The Glory Tree had remarkable scoring, stratospheric singing and was performed with shamanic authority, her final scream reverberating through the cloisters. --Keith Bruce, The Herald
Now in her early 30s, Cheryl Frances-Hoad studied composition at Cambridge with Robin Holloway and at King's College London with George Benjamin among others, but this collection of her chamber works from the last decade or so suggests that it's Holloway's nonpartisan eclecticism, rather than Benjamin's more strait-laced modernism, that has left the deeper imprint on her own music. There's something engagingly freewheeling about Frances-Hoad's works, the feeling that she is quite unselfconscious about the music she writes and oblivious to how others might categorise it. A number of the pieces on this disc take works from other art forms as their starting point: the piano trio My Fleeting Angel stems from a Sylvia Plath short story, and the string trio The Ogre Lover from a poem by Ted Hughes; Melancholia, another piano trio, was inspired by a painting by Edvard Munch, while the song cycle The Glory Tree sets Anglo-Saxon Christian texts but ritualises them in a distinctly unchristian way. All of them reveal Frances-Hoad's ability to vary pace and mood just as she requires, and the fast music in the second movement of Fleeting Angel is genuinely impressive. Perhaps the most striking piece of all, though, is Invocation; scored for solo cello, six cellos and double bass, its subterranean rumblings underpin a long-limbed, achingly expressive melodic line.**** --The Guardian,23/06/11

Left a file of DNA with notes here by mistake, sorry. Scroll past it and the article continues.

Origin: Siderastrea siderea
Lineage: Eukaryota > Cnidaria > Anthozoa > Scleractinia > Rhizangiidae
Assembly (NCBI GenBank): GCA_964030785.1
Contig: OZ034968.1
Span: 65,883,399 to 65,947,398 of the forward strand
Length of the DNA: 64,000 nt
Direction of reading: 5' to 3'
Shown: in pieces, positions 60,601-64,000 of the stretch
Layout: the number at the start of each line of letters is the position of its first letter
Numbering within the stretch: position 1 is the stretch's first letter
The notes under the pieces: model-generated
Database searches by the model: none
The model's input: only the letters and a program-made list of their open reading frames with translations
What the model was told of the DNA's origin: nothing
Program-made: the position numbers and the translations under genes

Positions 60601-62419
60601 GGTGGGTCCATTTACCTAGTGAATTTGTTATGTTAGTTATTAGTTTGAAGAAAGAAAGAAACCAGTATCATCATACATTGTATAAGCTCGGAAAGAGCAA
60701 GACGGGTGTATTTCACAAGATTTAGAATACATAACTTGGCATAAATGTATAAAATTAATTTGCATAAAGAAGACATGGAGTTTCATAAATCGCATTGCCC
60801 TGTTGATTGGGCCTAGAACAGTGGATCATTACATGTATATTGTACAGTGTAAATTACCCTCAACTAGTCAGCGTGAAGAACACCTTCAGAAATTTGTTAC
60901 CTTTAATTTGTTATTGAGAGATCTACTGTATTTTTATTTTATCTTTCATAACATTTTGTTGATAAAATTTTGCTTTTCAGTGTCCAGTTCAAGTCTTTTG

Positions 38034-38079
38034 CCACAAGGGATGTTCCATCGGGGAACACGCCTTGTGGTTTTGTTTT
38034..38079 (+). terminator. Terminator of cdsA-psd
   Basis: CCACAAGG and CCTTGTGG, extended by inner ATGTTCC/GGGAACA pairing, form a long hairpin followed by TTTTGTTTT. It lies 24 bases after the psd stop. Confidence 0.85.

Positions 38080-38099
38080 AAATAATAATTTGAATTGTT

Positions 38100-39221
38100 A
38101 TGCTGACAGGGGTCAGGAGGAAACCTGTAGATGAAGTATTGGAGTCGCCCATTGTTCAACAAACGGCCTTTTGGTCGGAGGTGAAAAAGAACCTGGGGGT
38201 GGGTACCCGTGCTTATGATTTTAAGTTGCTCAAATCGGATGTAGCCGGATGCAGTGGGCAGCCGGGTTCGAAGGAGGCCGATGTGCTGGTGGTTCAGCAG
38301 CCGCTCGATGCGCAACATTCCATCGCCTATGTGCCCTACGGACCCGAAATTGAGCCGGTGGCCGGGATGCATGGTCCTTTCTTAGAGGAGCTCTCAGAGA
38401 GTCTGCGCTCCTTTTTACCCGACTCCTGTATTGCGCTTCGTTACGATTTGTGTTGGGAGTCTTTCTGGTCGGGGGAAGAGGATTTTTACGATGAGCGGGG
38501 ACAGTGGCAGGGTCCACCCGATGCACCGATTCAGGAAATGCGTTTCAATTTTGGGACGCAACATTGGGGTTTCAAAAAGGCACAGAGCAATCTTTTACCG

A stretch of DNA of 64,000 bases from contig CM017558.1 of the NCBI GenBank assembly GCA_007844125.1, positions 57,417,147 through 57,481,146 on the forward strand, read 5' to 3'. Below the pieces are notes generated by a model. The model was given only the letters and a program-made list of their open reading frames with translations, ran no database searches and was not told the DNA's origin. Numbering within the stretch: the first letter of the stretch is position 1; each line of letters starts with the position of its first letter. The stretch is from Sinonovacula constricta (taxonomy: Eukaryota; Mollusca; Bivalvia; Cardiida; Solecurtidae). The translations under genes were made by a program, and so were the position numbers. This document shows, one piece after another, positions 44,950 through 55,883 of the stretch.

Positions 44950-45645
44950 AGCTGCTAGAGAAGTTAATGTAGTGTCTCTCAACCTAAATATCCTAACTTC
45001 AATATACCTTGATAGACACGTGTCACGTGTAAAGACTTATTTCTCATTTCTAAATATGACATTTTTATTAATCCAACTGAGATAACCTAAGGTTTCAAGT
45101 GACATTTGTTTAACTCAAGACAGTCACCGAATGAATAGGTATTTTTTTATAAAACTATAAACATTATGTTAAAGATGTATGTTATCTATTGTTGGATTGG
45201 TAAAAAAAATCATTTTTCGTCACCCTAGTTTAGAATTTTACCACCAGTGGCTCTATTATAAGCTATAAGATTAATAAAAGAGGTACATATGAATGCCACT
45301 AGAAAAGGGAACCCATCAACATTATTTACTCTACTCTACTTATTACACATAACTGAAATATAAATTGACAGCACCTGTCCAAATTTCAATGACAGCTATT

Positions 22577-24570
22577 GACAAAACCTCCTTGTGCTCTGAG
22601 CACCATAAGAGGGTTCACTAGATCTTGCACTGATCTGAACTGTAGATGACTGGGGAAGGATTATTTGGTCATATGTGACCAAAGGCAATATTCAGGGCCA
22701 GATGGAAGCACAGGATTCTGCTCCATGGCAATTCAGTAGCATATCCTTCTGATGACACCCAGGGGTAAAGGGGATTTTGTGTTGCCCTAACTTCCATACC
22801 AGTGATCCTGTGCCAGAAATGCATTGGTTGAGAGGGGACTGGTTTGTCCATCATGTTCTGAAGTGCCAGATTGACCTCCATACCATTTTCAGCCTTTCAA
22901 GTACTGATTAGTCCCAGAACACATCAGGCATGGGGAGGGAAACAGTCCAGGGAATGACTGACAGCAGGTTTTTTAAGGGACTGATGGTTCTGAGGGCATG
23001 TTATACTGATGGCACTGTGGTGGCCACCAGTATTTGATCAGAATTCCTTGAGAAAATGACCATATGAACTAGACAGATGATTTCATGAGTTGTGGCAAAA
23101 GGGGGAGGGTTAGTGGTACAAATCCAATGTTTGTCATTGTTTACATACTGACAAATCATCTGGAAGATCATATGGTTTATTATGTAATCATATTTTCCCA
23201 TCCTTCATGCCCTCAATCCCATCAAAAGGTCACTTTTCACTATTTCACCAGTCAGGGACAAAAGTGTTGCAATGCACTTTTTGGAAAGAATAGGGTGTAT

The care lavished on this CD of chamber works by the 31-year-old Cheryl Frances-Hoad is patent. An impressive array of musicians including oboist Nicholas Daniel play their hearts out for her. Frances-Hoad's skill at creating a rich texture from modest chamber forces is astonishing. *** --Daily Telegraph,25/08/11
These compositions are full of feeling and memorable gestures. Performance ***** Recording ***** BBC MUSIC CHAMBER CHOICE --BBC Music Magazine,Oct'11
Cheryl Frances-Hoad has a unique and special compositional voice, recently becoming the youngest composer to win two prizes in the same year at the British Composer Awards, in 2010. Since winning the BBC Young Composer Competition in 1996, at the age of 15, Cheryl's works have garnered high praise and awards from all quarters. Over recent years, she has had numerous notable successes, with commissions including solo, chamber, orchestral and choral works, as well as opera. Champs Hill Records is delighted to present this collection of Cheryl's chamber music, performed in many cases by the musicians who commissioned and gave the premiere performances of the works.